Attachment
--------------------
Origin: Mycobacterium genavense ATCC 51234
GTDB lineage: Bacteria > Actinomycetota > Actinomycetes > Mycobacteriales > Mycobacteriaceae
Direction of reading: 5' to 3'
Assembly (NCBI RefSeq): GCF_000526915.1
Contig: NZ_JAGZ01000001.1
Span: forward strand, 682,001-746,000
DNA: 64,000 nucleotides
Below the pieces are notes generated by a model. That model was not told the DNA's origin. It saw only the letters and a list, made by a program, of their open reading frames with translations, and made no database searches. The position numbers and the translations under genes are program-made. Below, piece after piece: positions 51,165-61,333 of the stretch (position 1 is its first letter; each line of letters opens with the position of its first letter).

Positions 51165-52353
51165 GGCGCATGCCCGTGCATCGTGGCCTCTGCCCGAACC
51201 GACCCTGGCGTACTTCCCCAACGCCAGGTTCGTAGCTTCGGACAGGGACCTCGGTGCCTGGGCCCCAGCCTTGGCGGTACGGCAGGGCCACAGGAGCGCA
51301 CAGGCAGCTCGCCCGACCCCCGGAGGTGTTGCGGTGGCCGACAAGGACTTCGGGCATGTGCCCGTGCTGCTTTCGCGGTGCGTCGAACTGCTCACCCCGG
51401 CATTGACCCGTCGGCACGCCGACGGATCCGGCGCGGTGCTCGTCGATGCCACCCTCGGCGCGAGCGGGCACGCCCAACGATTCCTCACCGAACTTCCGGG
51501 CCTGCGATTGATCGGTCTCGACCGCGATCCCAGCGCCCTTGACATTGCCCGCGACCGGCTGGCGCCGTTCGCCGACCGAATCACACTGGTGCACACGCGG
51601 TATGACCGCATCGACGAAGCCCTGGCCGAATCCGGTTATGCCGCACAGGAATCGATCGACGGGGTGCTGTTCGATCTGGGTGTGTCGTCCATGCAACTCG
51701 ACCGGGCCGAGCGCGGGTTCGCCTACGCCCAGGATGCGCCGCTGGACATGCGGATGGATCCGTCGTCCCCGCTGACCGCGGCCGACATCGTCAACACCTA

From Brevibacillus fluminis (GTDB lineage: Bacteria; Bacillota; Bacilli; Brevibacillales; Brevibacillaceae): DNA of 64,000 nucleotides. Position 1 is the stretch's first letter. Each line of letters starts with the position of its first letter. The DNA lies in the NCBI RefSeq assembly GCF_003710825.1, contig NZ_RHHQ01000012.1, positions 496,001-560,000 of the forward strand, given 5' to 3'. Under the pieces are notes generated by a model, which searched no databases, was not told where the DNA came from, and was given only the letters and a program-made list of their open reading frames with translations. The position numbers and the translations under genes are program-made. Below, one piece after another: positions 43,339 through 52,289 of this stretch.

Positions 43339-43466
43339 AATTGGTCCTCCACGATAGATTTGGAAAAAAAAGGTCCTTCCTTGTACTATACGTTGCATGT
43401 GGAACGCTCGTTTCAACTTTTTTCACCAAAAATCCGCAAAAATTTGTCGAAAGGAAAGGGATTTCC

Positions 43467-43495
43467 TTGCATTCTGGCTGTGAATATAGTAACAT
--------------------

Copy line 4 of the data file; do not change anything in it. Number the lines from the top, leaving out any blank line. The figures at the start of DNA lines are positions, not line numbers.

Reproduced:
Assembly (NCBI RefSeq): GCF_000526915.1